Impossible Foods‘ plant-based Impossible Burger comes to Singapore with an improved recipe and a debut at eight restaurants.

Imagine chowing down on a thick, juicy burger. It has the flavour and aroma you expect from a beef burger. But halfway through, you discover that the patty’s not made from meat at all.

You might be in a state of disbelief at this point, but that’s perfectly understandable. Even Chef Adam Penney of burger place Three Buns, says it “messes with his head” to know the patty he’s using is not meat.

What it is, is a plant-based product from Impossible Foods, a Silicon Valley based company. Founded by Dr Patrick Brown, M.D., Ph.D., and backed by investors such as Bill Gates and Singapore’s Temasek Holdings, the company aims to reduce carbon emissions from animal agriculture and make the global food system more sustainable.

Potato Head's The Impossible Dream - Impossible Foods Singapore

Potato Head’s The Impossible Dream

Meaty Challenge

The key ingredient they’re banking on to do that, is heme (pronounced heam as you would in haemoglobin). Heme is a molecule containing iron, naturally present in animal and plant, that is believed to be responsible for the meaty flavours in beef. It was the precise edge Impossible’s scientists were looking for when they were thinking about creating a product that could reach out to meat lovers. To make Impossible Burger, they get their heme from genetically engineering and fermenting yeast to produce soy leghemoglobin, a protein found in soy roots.

In response to any concerns about the part that genetic engineering plays in ingredient-making, Nick Halla, senior vice president, International, says, “In order to scale the production of heme sustainably, the only way to produce it is with yeast fermentation. This is a similar process done to produce insulin, or rennet for cheese-making. It’s an extremely proven and safe process.”

Juicy Lucy Impossible Meatball Spaghetti

Juicy Lucy Impossible Meatball Spaghetti, Prive Orchard

With their recent recipe revamp, Impossible believes they have an even better product on their hands. They say the new recipe swaps wheat protein with soy protein which provides higher protein quality, a beefier texture, and more dietary fibre; adds methylcellulose, a plant-based culinary binder which make the product juicer and easier to handle; and adds sunflower oil, which reduces the amount of total and saturated fat.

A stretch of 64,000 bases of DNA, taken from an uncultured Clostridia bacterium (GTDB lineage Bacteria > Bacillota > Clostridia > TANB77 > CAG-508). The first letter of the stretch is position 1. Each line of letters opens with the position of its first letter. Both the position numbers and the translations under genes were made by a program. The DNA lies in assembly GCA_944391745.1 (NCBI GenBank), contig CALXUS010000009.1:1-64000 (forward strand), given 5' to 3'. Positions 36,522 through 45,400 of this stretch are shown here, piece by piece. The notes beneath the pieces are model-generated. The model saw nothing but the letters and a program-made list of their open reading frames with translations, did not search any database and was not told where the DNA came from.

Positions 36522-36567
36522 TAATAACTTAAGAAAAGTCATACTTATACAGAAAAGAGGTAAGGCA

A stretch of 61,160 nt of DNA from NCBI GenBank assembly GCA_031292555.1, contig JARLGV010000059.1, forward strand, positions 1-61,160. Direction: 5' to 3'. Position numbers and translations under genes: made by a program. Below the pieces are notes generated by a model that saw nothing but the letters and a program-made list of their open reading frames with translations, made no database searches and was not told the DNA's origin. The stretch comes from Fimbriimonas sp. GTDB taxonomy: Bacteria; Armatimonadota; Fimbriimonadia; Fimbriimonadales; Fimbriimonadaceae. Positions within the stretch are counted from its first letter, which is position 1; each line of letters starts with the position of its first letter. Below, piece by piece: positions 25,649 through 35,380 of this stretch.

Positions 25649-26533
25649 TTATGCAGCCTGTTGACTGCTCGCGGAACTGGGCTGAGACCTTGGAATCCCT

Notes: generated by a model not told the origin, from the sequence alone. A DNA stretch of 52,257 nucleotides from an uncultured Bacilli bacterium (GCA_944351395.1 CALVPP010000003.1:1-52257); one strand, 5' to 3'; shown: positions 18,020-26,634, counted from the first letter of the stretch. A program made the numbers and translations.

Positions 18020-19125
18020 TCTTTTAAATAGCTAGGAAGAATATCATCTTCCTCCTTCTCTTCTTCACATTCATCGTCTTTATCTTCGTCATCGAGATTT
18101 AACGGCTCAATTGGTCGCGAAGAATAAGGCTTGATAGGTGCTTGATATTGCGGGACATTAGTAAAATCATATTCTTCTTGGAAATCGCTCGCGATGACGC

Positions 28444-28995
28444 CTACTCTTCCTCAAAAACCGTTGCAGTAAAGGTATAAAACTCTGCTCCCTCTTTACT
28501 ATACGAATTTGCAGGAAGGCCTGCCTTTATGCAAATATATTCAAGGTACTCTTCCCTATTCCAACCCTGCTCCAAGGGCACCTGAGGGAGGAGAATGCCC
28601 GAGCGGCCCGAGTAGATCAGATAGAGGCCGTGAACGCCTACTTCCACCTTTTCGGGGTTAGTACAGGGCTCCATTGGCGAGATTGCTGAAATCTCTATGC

Impossible Burger 2.0 is gluten-, animal hormone- and antibiotics-free; kosher- and halal-certified; and aims to be a healthier product. As a gauge, a quarter-pound Impossible Burger has 0mg cholesterol, 14g of total fat and 240 calories, compared to 80mg, 23g and 290 calories in the conventional patty.

Proof is in the Pudding

Talk is one thing, but as always, the proof of the pudding is in the eating. Impossible Burger’s debut today at eight restaurants—Park Bench Deli, Potato Head, Three Buns, Privé Orchard, Empress, Bread Street Kitchen by Gordon Ramsay, CUT by Wolfgang Puck, and Adrift by David Myers—will be a good way to test the waters.

Chefs like Penney are already quite won over. He has previously used Beyond Meat, another plant-based product, and finds that Impossible goes further in terms of achieving flavours and aromas akin to meat. Besides, cooking Impossible Burger is very similar to cooking meat. He says, ” In fact it’s a little easier. When you press it on the grill, it holds together better, whereas with a beef patty, if the consistency is slightly off, sometimes it gets a bit crumbly. The Impossible Burger is very consistent. It cooks and caramelises more quickly, but it caramelises better almost than some of the beef.”

At Impossible Foods’ preview at Potato Head yesterday, we had a taste of chef Penney’s Impossible burgers, The Impossible Chedda with double ketchup, cheese, onion puree and pickle, and The Impossible Dream, with XO mayo, heritage tomato & onion marmalade. We found the ‘meat’ patty a tad softer and less compact than usual, but otherwise every bit as moist, juicy and flavourful as a regular patty. Chef Penney even says the softer texture was what he was going for, ” I wanted something such that when you get to the patty, there’s a little crunch, then it just melts in your mouth and the flavours linger.”

Well you can be the judge starting today when the restaurants put the Impossible Burger items on their menu proper (list below). Love it or hate it, the future of food is getting closer to the present, and it’s all a rather exciting prospect.


Here are just some of the dishes you can expect at the various venues:

Adrift by David Myers

– Impossible Sausage Roll ($14), a plant-based sausage wrapped in French puff pastry and baked to golden brown.

Bread Street Kitchen by Gordon Ramsay

– The Impossible Flatbread ($24) topped with caramelised onions, walnuts and rocket pesto.

– The Impossible Wellington ($39), a version of Bread Street Kitchen’s signature Beef Wellington, served with a side of mash potatoes and carrots glazed with red wine jus.

Impossible flatbread, Bread Street Kitchen - Impossible Foods Singapore

Impossible flatbread, Bread Street Kitchen

Cut by Wolfgang Puck

– The Impossible Slider ($18 for three), a reinvention of CUT’s signature mini Kobe sliders


– Sichuan Mapo Tofu with Impossible Meat ($18)
– Dragon’s Breath Fried Kuay Teow with Impossible Meat Balls ($18)

Park Bench Deli

– Impossible Patty Melt ($22)

Impossible patty melt, Park Bench Deli - Impossible Foods Singapore

Impossible patty melt, Park Bench Deli

Privé Orchard

– Juicy Lucy Impossible Meatball Spaghetti ($19)
– Impossible Satay Sliders ($15)

Three Buns Quayside and Potato Head Singapore

– The Impossible Dream ($27)
– The Impossible Chedda ($23)


Related: Like it or Not, Clean Meat is Coming; Wine & Dine May/June 2018: Future Foods

Subscribe to our newsletter

stay in the know with the latest news in food and wine!